MIND diet scores well in ranking
"U.S. News & World Report" has ranked the MIND diet, said to lower the risk of Alzheimer's disease, as the easiest diet to follow and the second best overall diet (tying in both categories) for 2016.
The MIND (a hybrid of Mediterranean-DASH Diet Intervention for Neurodegenerative Delay) diet — created, studied and reported on by researchers at Rush University Medical Center — also tied for third for best diet for healthy eating and was ranked in the top five in five categories and the top 20 in seven in these categories:
- Easiest Diets to Follow: No. 1 (tie)
- Best Diets Overall: No. 2 (tie)
- Best Diets for Healthy Eating: No. 3 (tie)
- Best Diets for Diabetes: No. 4 (tie)
- Best Heart-Healthy Diets: No. 4
- Best Weight-Loss Diets: No. 16 (tie)
- Best Fast Weight-Loss Diets: No. 21 (tie)
The magazine ranked 35 eating plans.
"One of the more exciting things about this is that people who adhered even moderately to the MIND diet had a reduction in their risk for Alzheimer's," said Martha Clare Morris, Sc.D., a Rush nutritional epidemiologist who developed the MIND diet with colleagues. Recent studies have shown that the diet helped lower the risk of Alzheimer's by as much as 53% in study participants who adhered to the diet rigorously, and by about 35% in those who followed it moderately well. The researchers also have found that adhering to the diet may slow cognitive decline among aging adults, even among those not at risk of developing Alzheimer's disease.
Both the Mediterranean and DASH diets have been found to reduce the risk of cardiovascular conditions, such as hypertension, heart attack and stroke. Some researchers have found that they protect against dementia as well.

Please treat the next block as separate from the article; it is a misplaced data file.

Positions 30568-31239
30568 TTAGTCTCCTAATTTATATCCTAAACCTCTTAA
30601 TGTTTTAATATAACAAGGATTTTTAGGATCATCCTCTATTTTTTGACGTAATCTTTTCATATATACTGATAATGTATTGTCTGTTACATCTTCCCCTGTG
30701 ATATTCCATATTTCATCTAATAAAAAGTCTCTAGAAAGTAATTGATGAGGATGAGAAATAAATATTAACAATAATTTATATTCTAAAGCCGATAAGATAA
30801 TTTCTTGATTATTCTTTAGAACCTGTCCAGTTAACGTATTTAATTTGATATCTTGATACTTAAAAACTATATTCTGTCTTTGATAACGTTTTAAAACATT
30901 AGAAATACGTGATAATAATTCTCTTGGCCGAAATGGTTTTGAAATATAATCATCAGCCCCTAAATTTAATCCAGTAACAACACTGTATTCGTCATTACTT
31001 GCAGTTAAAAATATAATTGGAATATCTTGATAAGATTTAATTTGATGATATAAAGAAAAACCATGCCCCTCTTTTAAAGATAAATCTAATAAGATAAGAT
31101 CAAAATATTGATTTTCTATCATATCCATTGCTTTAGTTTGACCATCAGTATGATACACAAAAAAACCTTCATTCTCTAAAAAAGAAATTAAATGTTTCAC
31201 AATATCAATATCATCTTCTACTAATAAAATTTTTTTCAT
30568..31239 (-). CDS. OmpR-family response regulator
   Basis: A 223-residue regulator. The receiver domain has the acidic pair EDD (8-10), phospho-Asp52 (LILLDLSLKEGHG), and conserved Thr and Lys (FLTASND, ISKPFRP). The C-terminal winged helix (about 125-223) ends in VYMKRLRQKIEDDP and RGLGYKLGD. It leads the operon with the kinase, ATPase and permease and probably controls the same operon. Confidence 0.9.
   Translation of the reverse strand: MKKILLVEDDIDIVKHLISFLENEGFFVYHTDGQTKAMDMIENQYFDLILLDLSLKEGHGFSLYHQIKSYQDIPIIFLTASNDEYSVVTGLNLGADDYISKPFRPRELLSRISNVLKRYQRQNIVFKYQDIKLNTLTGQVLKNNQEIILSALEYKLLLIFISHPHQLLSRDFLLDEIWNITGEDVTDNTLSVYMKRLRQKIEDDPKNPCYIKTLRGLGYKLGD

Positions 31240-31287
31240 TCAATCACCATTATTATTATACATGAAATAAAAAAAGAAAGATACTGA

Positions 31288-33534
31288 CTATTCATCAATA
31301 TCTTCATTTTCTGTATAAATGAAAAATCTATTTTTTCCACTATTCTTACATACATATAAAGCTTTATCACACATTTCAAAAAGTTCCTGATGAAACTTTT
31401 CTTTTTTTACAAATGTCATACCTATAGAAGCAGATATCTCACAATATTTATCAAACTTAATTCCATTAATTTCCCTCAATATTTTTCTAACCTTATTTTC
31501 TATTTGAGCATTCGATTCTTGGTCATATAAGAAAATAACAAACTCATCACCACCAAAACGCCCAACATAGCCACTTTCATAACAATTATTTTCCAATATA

To adhere to and benefit from the MIND diet, a person would need to eat at least three servings of whole grains, a green leafy vegetable and one other vegetable every day — along with a glass of wine — snack most days on nuts, have beans every other day or so, eat poultry and berries at least twice a week and fish at least once a week. Also, people on the diet should limit intake of designated unhealthy foods, especially butter, sweets and pastries, whole-fat cheese and fried or fast food.
Berries are the only fruit specifically to be included in the MIND diet. "Blueberries are one of the more potent foods in terms of protecting the brain," Morris says, and strawberries also have performed well in past studies of the effect of food on cognitive function.
Morris cautioned that the cause-and-effect relationship between the MIND diet and reductions in the incidence of Alzheimer's disease need to be confirmed by other investigators in different populations and also through randomized trials.